News links and References:
Scott, H.D., L.S. Wood, and W.M. Miley. 1986. Long-term effects of tillage on the retention and transport of soil water. Arkansas Water Resources Research Center. Publication Number 125. 39 p.
- Author: Molly Nakahara
In the current, extreme drought we are experiencing in Placer and Nevada counties, making decisions about row crop production can be challenging. Many of us already employ water efficient irrigation techniques like drip and mulch. But drought planning on the farm needs to be a combination of dealing with current situations while also preparing for the high probability of future, and potentially more severe drought conditions. One production decision addresses both: growing a summer cover crop. By growing a drought tolerant, summer cover crop you can productively fallow land during the dry months to conserve water. A summer cover crop will provide a large addition of soil organic matter which will increase the water retention in your soil during future growing seasons. Cover crops also add nutrition to the soil and decrease weed pressure.
There are a number of great summer cover crops to try. Sudangrass (Sorghum bicolor) is a great choice for the foothills during the heat of summer. It requires an initial watering at planting but can be dry farmed once established. Take caution before grazing ruminants on sudangrass as it contains highly toxic prussic acid (hydrocyanic acid.) Sudangrass has lower concentrations of prussic acid than its relative Sorghum or Sorghum-Sudangrass hybrids but it is still present in the leaves and roots of the plant. Hogs and chickens are less susceptible to prussic acid poisoning.
Another great choice for a summer cover crop is buckwheat (Fagopyrum esculentum.) Buckwheat will also grow in very dry conditions once established. It creates wonderful forage for bees and beneficial insects, is very fast growing, and helps make phosphorous more available in your soils (http://www.sarep.ucdavis.edu/covercrop/res/1994-1996/other/mini-review). Buckwheat's broad leaves and fast growth make it an ideal “smother crop” that will effectively shade out problematic weeds.
Cowpeas (Vigna unguiculata) is a good legume choice for the dry summer. They will add a lot of nitrogen to your soils and will also help suppress summer weeds. Both buckwheat and cowpeas can be used as forage crops as well.
Grow a bed of summer cover crop or grow an entire field. Try a mix of species or just one type of plant. Whichever choice you make, summer cover crops will help you farm productively under the constraints of drought.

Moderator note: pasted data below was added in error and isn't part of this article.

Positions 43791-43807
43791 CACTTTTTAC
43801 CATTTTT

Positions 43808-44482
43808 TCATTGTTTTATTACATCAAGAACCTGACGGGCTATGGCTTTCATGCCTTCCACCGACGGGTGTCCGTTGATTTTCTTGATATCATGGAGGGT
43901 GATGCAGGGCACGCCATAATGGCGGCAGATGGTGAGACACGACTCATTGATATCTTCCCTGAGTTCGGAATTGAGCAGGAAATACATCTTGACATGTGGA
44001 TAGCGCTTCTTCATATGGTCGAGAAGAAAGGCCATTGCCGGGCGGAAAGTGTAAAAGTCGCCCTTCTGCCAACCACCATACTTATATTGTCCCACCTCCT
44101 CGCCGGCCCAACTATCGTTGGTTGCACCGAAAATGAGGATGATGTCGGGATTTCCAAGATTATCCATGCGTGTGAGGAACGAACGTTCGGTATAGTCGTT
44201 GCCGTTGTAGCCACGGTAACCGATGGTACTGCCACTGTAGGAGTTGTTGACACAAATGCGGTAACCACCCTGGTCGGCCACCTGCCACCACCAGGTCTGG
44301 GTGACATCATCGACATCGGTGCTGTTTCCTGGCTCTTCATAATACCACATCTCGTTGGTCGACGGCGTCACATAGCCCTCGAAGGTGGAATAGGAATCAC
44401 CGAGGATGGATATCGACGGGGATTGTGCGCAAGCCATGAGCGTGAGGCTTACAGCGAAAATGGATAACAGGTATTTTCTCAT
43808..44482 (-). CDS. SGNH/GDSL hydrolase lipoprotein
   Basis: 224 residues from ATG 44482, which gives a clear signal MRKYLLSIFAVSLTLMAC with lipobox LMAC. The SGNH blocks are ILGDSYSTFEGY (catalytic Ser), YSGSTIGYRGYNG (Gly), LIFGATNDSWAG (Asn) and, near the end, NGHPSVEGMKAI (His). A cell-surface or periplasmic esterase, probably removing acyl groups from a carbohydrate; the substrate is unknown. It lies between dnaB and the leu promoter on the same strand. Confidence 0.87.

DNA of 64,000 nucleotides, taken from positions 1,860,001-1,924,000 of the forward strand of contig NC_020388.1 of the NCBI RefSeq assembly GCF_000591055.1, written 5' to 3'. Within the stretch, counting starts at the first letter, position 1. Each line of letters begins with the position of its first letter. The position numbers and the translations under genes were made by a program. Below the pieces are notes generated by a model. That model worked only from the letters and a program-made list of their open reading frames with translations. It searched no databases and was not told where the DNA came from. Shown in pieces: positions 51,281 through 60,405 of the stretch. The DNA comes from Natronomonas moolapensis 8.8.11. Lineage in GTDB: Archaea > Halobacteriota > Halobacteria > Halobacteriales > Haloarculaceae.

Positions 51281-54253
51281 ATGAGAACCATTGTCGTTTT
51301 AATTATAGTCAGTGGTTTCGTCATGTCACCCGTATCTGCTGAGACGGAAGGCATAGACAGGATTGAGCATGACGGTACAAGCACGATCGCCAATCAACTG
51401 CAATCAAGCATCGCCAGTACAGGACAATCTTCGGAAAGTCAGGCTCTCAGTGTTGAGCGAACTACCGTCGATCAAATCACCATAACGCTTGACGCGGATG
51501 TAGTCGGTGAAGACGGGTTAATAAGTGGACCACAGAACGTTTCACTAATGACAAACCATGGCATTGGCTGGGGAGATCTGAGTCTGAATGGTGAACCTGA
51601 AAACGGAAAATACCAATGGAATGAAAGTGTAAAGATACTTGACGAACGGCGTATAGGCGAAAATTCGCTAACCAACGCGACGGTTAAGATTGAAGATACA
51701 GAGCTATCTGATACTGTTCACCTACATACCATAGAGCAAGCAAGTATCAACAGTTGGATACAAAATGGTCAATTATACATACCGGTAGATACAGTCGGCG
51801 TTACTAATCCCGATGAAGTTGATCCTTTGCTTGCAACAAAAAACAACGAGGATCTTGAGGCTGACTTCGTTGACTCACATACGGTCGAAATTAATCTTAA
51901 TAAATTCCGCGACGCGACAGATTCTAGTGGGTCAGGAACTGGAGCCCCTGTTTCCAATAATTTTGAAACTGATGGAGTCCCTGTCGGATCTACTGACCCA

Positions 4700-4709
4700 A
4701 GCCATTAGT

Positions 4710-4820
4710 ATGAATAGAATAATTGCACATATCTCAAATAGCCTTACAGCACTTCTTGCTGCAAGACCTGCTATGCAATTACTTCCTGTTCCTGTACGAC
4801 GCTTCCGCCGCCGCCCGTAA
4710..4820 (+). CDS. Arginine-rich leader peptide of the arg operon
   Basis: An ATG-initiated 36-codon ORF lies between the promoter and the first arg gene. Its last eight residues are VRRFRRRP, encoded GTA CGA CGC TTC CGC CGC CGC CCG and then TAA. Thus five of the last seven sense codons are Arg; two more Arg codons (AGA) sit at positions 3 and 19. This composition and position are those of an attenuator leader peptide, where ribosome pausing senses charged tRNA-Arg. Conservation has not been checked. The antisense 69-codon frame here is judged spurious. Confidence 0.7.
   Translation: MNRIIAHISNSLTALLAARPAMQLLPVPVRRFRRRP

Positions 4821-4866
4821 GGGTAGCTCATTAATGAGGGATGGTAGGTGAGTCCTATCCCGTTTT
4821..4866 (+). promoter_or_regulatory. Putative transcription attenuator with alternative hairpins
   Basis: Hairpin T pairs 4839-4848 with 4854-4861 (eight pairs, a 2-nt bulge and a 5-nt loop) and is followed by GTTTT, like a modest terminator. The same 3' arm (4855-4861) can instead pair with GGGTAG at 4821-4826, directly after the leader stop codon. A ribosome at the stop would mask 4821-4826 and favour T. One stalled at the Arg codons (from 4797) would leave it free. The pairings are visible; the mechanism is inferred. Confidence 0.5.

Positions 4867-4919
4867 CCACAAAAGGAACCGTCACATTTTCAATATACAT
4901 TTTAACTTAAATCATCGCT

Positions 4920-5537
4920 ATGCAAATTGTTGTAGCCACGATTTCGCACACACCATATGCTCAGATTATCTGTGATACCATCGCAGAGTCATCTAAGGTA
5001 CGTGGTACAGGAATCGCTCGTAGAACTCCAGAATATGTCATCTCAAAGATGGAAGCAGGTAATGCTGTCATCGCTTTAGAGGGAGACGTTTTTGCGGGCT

For more information on summer cover crops, check out these resources:
- Posted By: Foothill Farming
- Written by: Jim Muck
Is it irrigation or irritation? That is the question I always ask myself this time of the year. March was too wet and now April has been too dry so it is time to get the water flowing on the newly planted crops. I farm in what used to be a walnut orchard. The good and bad thing about using a former orchard is that it comes with the permanent sprinkler system that was used to irrigate the trees. The good part is that the pipes are all underground and there is a riser pipe every 60 feet. The trouble comes when the cover crop really gets to growing and pipes that used to be easily visible disappear in the lush growth of the vetch, bell beans and rye.
This year in addition to fixing the pipes I broke with the disc and mower, I am lowering all the riser pipes to a few inches below grade. This is my latest attempt at finding an easy way to farm the rows that contain the pipes. With the pipes below grade I can now take my mower or tiller right over the top of the pipes without breaking them (I hope). In the past I have just ignored the pipe rows and grown my crops in the alleys between, but I learned that is not a good idea. Two really bad things happen. First the weeds go nuts and sprawl all over the place, and second all the gophers and field mice move in to avoid the tractors and tillers going back and forth in the alleys. The rodents then stage nightly sorties into the alleys to chew on everything in sight. Not this year! This year I have a new plan. Now all I have to do is fix the irritation system so the plan will work. Did I say “irritation?” I mean “irrigation.”
The next week promises to be hard. I will be spending a lot of time on my hands and knees cutting pipes and gluing on new fittings. I am sure I will be making about fifty trips to the hardware store to buy more parts, especially the one part that I must have but forgot to buy the last time I was at the store. I would rather do this work now and conquer my pest problem in the beginning than trying to figure out a solution at the height of the growing season when I am lucky to think about anything other than picking and planting.